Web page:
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Help with Ear Pain
December 24, 2011 9:32 AM   Subscribe

Help me deal with ear pain after flying

I took a flight yesterday, I've been a little congested the past couple of weeks and had some pretty bad ear pain on the descent. It felt better last night, but around 4:30 I woke up and it was terrible.

Along with the usual techniques (yawning, swallowing, that hold your nose and blow theing) I've tried both Sudafed (the real kind) and Afrin, which seems to have increased the popping noises in my ear, but I haven't been able to equalize the pressure and stop the pain. Advil has helped with the pain enough for me to sleep, but when it wears off the pain comes back.

I've got a few questions:
1) Is there anything else I can do to make this better?
2) When should I think about seeing a doctor?
3) Should I try to get a rental car instead of taking the return flight? I just have no idea if this is likely to get worse if I take another flight.

My return flight is on Monday, so I kind of need to make that last call son, so any help anyone could offer would be great.
posted by Bulgaroktonos to Health & Fitness (21 answers total) 4 users marked this as a favorite
 
Musinex might be a better bet. I've also found success with drizziling some alcohol in my ear. If you can, go to a minute clinic / urgent care and get some more serious treatment if it is an ear infection.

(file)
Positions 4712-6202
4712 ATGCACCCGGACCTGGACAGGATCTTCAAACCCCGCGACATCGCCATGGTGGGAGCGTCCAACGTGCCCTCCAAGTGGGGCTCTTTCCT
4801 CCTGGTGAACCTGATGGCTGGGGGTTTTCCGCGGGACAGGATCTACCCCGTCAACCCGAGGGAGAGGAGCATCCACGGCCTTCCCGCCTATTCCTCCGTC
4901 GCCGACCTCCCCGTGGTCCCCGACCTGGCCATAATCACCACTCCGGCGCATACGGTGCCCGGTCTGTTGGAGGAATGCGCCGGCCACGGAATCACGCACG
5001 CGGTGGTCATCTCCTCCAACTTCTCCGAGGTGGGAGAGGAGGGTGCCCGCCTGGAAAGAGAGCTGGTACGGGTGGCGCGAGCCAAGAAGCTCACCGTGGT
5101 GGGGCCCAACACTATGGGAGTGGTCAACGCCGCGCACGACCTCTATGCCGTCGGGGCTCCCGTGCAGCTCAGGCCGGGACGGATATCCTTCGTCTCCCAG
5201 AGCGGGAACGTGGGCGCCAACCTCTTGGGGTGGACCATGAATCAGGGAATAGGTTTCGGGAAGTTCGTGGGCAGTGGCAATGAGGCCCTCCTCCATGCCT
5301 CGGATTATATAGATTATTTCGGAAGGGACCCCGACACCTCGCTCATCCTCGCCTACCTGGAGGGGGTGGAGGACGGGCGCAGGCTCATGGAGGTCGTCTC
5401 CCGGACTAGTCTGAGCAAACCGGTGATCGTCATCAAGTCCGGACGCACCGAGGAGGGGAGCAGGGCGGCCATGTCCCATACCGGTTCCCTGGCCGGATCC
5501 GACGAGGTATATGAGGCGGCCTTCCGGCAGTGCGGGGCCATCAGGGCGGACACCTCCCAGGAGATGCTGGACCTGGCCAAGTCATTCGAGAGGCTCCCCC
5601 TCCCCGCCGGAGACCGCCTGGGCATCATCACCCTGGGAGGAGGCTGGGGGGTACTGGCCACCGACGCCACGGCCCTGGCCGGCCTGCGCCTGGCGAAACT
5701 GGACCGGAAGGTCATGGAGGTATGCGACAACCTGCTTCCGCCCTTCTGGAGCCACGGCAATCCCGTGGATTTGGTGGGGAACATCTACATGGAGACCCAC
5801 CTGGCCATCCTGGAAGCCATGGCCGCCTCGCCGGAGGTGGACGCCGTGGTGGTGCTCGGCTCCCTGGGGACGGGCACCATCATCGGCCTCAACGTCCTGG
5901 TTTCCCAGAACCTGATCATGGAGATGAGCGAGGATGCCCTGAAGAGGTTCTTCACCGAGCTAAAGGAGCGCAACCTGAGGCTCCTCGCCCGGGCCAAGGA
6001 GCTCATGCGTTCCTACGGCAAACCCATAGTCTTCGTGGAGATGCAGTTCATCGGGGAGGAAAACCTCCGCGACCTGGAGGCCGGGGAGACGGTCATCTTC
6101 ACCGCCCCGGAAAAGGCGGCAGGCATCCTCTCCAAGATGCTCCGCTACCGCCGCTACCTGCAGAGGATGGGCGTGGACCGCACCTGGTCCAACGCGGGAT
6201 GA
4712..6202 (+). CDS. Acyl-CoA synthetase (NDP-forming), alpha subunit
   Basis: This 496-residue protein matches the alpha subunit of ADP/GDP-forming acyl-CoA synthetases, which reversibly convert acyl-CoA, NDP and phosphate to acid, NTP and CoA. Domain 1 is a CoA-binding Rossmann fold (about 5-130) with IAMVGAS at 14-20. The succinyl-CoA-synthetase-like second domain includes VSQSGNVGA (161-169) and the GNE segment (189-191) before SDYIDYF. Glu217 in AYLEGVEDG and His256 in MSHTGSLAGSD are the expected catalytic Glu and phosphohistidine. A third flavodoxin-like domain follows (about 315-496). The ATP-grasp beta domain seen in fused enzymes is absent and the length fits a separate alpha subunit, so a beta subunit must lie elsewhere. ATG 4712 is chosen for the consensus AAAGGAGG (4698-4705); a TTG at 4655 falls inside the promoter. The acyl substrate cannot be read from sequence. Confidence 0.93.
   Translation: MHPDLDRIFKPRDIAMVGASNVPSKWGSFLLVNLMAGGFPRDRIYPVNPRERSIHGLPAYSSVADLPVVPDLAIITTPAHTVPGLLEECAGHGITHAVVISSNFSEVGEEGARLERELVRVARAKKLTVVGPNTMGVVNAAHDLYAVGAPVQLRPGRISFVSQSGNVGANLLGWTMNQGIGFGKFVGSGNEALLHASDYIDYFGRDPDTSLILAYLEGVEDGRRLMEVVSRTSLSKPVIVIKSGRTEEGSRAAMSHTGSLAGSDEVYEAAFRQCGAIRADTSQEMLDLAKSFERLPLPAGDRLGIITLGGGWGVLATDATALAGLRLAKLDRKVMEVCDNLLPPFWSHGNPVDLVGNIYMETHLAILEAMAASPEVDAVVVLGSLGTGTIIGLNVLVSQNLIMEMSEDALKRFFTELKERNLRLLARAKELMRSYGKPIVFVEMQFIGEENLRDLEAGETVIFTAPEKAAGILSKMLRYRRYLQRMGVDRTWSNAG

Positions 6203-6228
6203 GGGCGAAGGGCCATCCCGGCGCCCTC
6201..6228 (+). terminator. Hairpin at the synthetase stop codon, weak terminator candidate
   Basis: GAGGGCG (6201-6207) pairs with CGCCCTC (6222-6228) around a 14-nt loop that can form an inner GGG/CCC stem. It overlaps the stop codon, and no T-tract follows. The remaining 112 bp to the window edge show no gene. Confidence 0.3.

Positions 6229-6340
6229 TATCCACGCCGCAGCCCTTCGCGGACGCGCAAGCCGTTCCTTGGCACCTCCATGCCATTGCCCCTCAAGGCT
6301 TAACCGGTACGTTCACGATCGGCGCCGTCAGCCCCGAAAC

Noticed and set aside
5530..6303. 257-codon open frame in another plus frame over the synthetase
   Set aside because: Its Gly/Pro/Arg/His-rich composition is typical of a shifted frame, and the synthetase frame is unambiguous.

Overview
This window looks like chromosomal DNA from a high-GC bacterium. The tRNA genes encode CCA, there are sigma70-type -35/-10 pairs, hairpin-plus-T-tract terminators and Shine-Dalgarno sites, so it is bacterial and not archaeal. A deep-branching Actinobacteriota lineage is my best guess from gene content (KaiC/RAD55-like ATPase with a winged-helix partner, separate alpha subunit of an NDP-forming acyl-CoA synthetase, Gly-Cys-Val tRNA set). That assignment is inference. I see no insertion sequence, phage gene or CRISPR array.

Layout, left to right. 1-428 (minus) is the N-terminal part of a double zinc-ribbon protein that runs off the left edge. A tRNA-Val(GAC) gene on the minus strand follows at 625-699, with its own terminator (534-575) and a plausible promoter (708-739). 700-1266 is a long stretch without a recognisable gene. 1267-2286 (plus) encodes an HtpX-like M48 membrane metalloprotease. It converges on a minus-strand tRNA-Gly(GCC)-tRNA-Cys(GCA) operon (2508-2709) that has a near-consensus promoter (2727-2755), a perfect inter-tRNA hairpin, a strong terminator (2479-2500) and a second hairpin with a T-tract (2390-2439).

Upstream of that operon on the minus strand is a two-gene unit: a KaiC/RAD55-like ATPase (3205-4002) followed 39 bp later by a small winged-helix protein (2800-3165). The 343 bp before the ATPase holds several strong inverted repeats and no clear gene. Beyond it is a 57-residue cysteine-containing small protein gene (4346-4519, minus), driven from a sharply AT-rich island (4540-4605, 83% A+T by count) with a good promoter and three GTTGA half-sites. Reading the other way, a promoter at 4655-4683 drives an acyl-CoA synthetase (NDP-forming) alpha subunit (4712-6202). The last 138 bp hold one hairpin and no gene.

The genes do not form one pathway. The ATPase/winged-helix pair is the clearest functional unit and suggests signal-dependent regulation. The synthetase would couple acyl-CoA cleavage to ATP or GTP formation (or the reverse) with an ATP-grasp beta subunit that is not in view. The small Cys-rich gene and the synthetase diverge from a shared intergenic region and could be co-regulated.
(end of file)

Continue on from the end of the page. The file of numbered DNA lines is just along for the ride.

posted by k8t at 9:49 AM on December 24, 2011


Have you tried decongestants of some sort to help open up your passages anything for sinuses I imagine might help, gargling, steam that sort of thing.

If it persists I'd see your doctor, I got a vacuum form that distorted my eardrum from a sinus infection/flight combo and was in so much pain the doc gave me a morphine shot, you can damage things in your ear so easily.

I would be hesitant to fly as I'd hate to imagine being stuck in a plane in the screaming pain I was in, at one point I was on the floor trying to knock myself out (I am however a drama queen and a pain wimp).

Having said all that I am not a doctor of any sort and all advice is anecdotal.
posted by wwax at 9:51 AM on December 24, 2011


Here's what I've found to be absolutely magical (YMMV): Put a finger on the bit where your earlobe meets your jawline, apply light pressure, and pull down.
posted by Sys Rq at 9:57 AM on December 24, 2011


I flew with a cold a few years back and did serious damage to my eardrum. A few days later I had to fly back, so I saw a doctor and got some Extra-Fucking-Strength Miracle Cold Suppressants, which worked until I got back and finished with the cold.